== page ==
Do you enjoy studying the Chinese language? Are you thinking about becoming a translator? In fact, translation can be frustrating for the unprepared. Therefore, take a look at this list to learn about some of the key challenges you will face while working as a translator in China.
In this short article, I share a common experience of foreigners learning the Chinese language: sometimes no one can understand our Chinese. It is in interesting phenomenon that speaks to the assumptions we all make in our daily lives. Basically, our assumptions may blind us to the world, and make us deaf to the words others are speaking.
Adapting to life in China can be frustrating, but it doesn’t have to be that way. With an open mind and a basic understanding and acceptance of Chinese culture, many problems can become much less difficult. In this article, I share five useful tips for enjoying life more in China, based on my own experiences.
In this interview, my friend Jeremy Ryder details his wonderful journey learning the Cantonese language and exploring the many facets of southern Chinese culture. This is a great read for anyone interested in traveling to Hong Kong or Guangdong, China.
Do you want to learn about the Chinese people? Well, then pick up Notes from A Beijing Coffeeshop by Jonathan Geldart. The book offers up 23 unique Chinese stories in bite-sized pieces, that help the non-Chinese reader to quickly and easily start learning about who the Chinese people truly are. A must read for those planning on moving to or traveling in China!
My own China journey began in 2001, when my high-school band traveled to China for a musical exchange. In this article I chat with my parents, who accompanied the band as chaperons, to get their take on China then vs. now, and their overall impressions of the country and people.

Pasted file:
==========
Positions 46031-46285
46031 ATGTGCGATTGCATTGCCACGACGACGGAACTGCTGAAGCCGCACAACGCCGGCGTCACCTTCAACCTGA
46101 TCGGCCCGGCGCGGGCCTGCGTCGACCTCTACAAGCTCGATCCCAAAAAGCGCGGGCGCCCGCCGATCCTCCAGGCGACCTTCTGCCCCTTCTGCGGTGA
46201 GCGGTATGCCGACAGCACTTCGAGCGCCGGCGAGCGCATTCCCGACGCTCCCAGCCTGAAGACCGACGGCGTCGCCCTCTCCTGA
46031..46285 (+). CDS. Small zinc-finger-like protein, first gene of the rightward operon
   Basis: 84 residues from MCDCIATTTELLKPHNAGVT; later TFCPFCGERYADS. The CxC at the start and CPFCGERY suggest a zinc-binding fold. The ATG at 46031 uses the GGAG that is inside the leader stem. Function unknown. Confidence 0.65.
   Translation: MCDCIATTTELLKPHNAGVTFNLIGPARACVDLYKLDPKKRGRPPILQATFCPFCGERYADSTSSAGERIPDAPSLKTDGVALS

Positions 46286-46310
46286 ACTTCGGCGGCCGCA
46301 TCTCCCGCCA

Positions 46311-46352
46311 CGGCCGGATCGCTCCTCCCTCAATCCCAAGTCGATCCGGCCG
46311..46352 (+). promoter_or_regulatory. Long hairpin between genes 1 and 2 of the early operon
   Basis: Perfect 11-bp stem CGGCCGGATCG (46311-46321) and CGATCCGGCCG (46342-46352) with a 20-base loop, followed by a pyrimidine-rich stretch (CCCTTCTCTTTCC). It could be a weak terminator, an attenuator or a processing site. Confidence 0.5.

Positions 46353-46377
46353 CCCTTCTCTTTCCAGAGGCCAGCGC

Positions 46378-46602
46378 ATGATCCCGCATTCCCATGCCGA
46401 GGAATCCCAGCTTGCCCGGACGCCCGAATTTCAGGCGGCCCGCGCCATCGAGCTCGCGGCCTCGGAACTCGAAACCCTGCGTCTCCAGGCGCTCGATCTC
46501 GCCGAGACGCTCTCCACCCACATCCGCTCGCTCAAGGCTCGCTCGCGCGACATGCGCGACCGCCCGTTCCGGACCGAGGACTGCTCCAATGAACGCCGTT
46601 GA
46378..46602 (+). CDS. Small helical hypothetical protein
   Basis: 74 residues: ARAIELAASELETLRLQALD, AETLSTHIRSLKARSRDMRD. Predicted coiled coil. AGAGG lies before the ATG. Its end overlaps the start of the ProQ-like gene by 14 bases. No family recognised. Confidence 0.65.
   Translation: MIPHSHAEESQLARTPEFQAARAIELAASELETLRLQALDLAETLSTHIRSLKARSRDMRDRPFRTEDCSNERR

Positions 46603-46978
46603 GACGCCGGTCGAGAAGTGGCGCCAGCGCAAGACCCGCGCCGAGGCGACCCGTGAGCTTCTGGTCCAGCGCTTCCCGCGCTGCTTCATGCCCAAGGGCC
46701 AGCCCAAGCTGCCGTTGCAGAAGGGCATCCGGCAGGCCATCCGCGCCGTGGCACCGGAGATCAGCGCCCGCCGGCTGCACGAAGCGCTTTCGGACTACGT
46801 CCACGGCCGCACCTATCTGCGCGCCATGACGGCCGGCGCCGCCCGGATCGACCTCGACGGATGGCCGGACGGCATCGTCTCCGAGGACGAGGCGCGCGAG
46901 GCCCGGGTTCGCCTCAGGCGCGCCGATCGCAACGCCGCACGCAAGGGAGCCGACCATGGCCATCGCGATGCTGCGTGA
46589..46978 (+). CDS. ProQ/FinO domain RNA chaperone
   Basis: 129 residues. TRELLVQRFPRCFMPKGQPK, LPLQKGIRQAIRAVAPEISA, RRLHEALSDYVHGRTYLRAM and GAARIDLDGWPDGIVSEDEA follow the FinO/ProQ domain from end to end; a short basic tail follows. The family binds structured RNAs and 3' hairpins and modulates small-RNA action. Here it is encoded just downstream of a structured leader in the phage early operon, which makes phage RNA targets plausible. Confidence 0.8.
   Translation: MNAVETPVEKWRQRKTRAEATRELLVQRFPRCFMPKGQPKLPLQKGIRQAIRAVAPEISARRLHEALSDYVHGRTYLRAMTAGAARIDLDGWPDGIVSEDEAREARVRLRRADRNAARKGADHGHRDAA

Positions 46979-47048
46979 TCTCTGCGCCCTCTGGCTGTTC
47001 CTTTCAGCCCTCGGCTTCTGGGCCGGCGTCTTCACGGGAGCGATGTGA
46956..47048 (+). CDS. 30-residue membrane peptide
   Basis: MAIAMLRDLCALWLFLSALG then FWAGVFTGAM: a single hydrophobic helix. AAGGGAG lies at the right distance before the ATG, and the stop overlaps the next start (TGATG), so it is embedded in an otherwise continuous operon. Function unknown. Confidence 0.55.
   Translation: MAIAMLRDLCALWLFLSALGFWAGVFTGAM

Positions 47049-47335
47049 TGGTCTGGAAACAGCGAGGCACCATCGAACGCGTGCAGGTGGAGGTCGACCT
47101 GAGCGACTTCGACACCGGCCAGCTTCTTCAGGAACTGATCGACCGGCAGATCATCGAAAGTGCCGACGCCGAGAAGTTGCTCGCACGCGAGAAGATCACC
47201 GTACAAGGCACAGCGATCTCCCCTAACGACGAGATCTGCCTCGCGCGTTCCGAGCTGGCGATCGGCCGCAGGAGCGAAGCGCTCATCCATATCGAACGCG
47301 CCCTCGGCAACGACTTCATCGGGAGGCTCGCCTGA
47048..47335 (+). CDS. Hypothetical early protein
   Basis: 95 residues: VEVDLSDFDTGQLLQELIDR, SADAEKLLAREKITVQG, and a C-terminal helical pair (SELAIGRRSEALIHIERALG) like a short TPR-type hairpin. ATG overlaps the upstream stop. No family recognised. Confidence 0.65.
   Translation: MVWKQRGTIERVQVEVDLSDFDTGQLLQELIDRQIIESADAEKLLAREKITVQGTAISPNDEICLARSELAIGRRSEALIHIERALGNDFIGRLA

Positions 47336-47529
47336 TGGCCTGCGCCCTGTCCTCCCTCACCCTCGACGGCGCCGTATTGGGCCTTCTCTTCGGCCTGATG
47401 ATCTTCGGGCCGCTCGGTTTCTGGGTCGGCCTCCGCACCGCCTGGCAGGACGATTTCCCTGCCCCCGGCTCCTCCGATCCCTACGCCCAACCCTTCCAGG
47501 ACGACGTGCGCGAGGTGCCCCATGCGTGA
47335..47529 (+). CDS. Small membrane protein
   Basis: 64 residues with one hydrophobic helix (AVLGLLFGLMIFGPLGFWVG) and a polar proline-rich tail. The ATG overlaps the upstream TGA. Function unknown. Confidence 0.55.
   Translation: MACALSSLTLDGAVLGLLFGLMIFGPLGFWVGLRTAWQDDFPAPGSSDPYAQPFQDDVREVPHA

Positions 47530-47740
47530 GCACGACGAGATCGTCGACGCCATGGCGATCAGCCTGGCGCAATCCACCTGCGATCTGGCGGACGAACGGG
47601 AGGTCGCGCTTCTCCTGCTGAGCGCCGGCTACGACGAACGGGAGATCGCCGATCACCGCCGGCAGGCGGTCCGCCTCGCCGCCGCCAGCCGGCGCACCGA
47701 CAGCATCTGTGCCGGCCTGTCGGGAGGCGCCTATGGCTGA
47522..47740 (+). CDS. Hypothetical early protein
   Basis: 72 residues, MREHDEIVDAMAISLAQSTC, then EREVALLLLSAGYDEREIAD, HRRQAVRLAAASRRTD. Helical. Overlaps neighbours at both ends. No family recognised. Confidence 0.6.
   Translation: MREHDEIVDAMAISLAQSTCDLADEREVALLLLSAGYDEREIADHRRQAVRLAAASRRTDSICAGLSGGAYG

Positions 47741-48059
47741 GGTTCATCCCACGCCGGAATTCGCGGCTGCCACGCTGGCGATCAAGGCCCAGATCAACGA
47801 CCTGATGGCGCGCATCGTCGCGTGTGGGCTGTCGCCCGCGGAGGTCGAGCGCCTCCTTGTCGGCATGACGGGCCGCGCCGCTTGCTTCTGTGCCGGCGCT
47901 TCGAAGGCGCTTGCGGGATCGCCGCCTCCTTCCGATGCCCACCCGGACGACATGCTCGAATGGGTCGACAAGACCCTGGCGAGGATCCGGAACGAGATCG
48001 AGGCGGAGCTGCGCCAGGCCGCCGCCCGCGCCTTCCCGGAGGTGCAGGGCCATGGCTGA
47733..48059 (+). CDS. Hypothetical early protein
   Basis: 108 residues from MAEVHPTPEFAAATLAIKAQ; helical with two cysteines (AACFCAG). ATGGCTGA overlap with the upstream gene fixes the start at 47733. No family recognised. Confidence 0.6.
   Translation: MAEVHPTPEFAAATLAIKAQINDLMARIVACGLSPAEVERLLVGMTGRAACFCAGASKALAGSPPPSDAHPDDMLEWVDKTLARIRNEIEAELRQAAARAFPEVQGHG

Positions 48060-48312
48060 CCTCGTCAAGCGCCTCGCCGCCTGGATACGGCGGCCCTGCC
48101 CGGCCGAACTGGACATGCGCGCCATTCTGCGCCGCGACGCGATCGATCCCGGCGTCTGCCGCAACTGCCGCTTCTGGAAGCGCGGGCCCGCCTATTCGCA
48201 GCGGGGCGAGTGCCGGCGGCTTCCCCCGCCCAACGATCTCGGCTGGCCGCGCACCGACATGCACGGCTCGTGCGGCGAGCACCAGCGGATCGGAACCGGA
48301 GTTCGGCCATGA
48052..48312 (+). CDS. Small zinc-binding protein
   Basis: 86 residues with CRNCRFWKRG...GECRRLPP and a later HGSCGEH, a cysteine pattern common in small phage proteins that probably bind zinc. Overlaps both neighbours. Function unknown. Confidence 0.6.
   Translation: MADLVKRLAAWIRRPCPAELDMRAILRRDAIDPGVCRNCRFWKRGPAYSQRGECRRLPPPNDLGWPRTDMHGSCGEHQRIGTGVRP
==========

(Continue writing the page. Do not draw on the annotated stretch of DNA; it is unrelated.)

In China, young non-Chinese talent can have a harder time finding good jobs, especially as China’s talent market evolves and local professionals gain more experience. In this interview, I talked with Adam Horton, a recent graduate from the U.K., about his experiences looking for and finding a job in Shenzhen, China.
When living or working in China, adapting to the local culture and language is a must. But how much is enough? In this article I talk about the pros and cons of two separate groups: the international expats that live apart from Chinese society, and those non-Chinese that make the effort to adapt.
Need a Chinese interpreter? SeekPanda, based in Beijing China, is looking to change the face of China’s interpretation market and help Western companies bridge the language and cultural divide. Take a look at this interview to find out why a skill interpreter is so important!
Have you lived or worked in China for a length of time? Do you want to help other Westerners learn about China, its culture, and its people? Contact the China Culture Corner today to share you story with the world, and remove the veil of mystery from China!